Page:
The level, while discreet on the display, is difficult to ignore during composition thereby forcefully helping users discipline themselves into squaring shots up before firing the shutter and thus eliminating any corrections otherwise required in post-production.

For those who know how to ‘read’ a histogram, its presence will help achieve better global exposure (where in contrasty conditions local highlights may still blow out with the GX200 and shadows hold little to no detail) while those unfamiliar with how a histogram works are likely to quickly learn with regular use.

An eight-option mode dial is present on the top of the GX200’s body and offers: auto, program, aperture priority, scene, and three customisable ‘my modes’ that allow for numerous desired settings to be stored and recalled as required.

Scene mode also offers eight individual options including nightscape, skew correct, text, zoom macro, portrait, sports, and landscape as well as movie mode with sound.

While the GX200 is certainly capable of producing some fantastic results, it is a camera that users will have to invest their time in before this is the case across the board.medal-gold-r.jpg

Being a small unit capable of so much, some initial patience is required for navigating through the menu system and learning just what the GX200 is capable of and in what shooting situations the different functions and settings will provide the best results.

And be assured that the investment of time and patience will undoubtedly pay off. This camera is certainly a solid performer with the right user behind it.

It appears to be the case that smaller, more manually controlled and capable compacts favouring 35mm and rangefinder stylings are becoming more and more popular across the market and although Ricoh may not initially be a brand that springs to mind when camera shopping, if the GX200 is anything to go by, there is certainly no reason why it shouldn’t be.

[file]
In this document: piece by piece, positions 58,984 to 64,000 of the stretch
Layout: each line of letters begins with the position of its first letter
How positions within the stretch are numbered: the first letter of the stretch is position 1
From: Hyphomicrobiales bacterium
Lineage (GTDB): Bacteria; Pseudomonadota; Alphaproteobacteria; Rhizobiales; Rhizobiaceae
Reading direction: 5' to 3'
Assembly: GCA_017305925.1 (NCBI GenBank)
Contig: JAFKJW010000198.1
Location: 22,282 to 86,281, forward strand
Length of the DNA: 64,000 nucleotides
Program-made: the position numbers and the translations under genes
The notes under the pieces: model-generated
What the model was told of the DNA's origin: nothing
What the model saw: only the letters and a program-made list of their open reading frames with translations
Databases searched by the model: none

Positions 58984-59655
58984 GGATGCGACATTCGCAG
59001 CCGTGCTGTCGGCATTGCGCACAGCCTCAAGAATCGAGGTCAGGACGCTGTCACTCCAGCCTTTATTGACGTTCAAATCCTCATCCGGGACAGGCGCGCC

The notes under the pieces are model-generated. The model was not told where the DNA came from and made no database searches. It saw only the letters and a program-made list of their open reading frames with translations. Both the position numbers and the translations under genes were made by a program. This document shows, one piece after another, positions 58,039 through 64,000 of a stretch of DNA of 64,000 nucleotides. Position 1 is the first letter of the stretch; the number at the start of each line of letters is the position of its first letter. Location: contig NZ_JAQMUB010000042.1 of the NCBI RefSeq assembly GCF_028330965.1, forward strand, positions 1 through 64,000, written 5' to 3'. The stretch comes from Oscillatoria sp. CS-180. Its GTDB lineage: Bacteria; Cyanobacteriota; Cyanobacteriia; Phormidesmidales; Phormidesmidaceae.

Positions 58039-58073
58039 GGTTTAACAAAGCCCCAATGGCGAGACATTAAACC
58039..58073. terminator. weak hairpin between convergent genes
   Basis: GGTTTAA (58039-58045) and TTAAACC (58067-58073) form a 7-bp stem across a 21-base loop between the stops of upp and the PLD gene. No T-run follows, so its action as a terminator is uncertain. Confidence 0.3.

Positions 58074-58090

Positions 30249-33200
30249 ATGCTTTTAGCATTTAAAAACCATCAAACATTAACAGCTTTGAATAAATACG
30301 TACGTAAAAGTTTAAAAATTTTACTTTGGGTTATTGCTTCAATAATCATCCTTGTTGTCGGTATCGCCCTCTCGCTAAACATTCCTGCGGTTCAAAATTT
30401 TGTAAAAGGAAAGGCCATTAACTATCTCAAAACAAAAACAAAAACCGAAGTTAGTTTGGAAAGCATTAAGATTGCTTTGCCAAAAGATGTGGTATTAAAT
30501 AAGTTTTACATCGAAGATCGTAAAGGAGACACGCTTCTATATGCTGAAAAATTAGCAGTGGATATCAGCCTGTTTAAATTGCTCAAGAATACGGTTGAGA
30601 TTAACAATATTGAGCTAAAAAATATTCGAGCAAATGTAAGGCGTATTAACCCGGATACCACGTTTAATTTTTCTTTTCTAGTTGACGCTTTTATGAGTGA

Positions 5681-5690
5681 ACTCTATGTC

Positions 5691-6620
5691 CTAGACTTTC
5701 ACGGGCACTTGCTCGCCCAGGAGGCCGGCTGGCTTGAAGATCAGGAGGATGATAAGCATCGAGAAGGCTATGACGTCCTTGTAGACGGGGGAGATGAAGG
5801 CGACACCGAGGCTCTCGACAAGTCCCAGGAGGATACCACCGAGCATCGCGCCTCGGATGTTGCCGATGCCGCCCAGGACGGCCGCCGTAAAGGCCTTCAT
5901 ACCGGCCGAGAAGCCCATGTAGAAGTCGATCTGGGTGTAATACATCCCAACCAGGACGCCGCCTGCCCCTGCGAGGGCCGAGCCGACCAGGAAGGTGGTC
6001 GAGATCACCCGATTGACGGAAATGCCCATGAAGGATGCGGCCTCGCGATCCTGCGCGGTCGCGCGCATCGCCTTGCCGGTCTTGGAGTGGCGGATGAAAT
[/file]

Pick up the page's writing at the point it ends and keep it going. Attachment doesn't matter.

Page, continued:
Appearance rating 4 stars
Functionality rating 4 stars
Image quality
4 stars
Lens quality
4 stars
View finder / LCD screen 4 stars
Value for money 4 stars
RRP (AUD) $999
SPACER.GIF  
Effective Pixels 12.1 Million mega pixels
Image Sizes 8 Sizes
Lens - zoom wide [mm] 24mm (35mm equivalent )
Lens -zoom tele [mm] 72mm (35mm equivalent )
Lens - Optical Zoom Yes, 3x
Resolution Settings From 640 x 480 to 4000 × 3000
Shooting Modes Auto Shooting Mode/Program Shift Mode/Aperture Priority Mode/Manual Exposure Mode/Scene Mode (Movie/Portrait/Sports/Landscape/ Nightscape/Zoom Macro/Skew Correct Mode/Text Mode)/My Settings Mode
Face Detection No
Manual Focus Yes
Auto Focus Yes
Focus Range [cm] 1cm - infinity
Aperture Range F2.5 (Wide) to F4.4 (telephoto)
Aperture Priority Yes
Macro Yes
Macro Range [cm] 1cm
Shutter Speeds Auto, 180, 120, 60, 30, 15, 8, 4, 2, 1~1/2000 seconds
Shutter Priority No
ISO AUTO/AUTO-HI/ISO64/100/200/400/800/1600
LCD Monitor 2.7" Transparent Amorphous Silicon TFT LCD, approx. 460,000 dots
Viewfinder Yes, External ferro-electric polarization-type liquid crystal Equivalent to approx. 201,000 dots
Flash Auto (during low light and when subject is backlit)/Red-eye Flash/Flash On/Flash Synchro/Manual Flash (Full, 1/1.4, 1/2, 1/2.8, 1/4, 1/5.6, 1/8, 1/11, 1/16, 1/22, 1/32)/Flash Off
Hot Shoe Yes
White balance Auto/Outdoors/Cloudy/Incandescent Lamp/Fluorescent Lamp/Manual Settings/Detail, White balance bracket function
Self Timer Yes, 10sec. and 2sec
Movie Options Yes. Limited only by memory card size.
Video Out Yes
Storage Type SD memory card
Storage Included [Mb] 54MB Internal Memory
Image / Audio Formats JPEG, RAWand AVI
Connectivity USB 2.0 High-speed
Power Source AC adapter
Battery Options DB60 / AAA alkaline battery
Dimensions 111.6mm (W) ×58.0mm (H) ×25.0mm (D)
Weight Approx 208g (excluding battery, SD memory card, strap)

 

 
Advertisement
Banner Campaign
AdvertisementAdvertisement
Tracking Image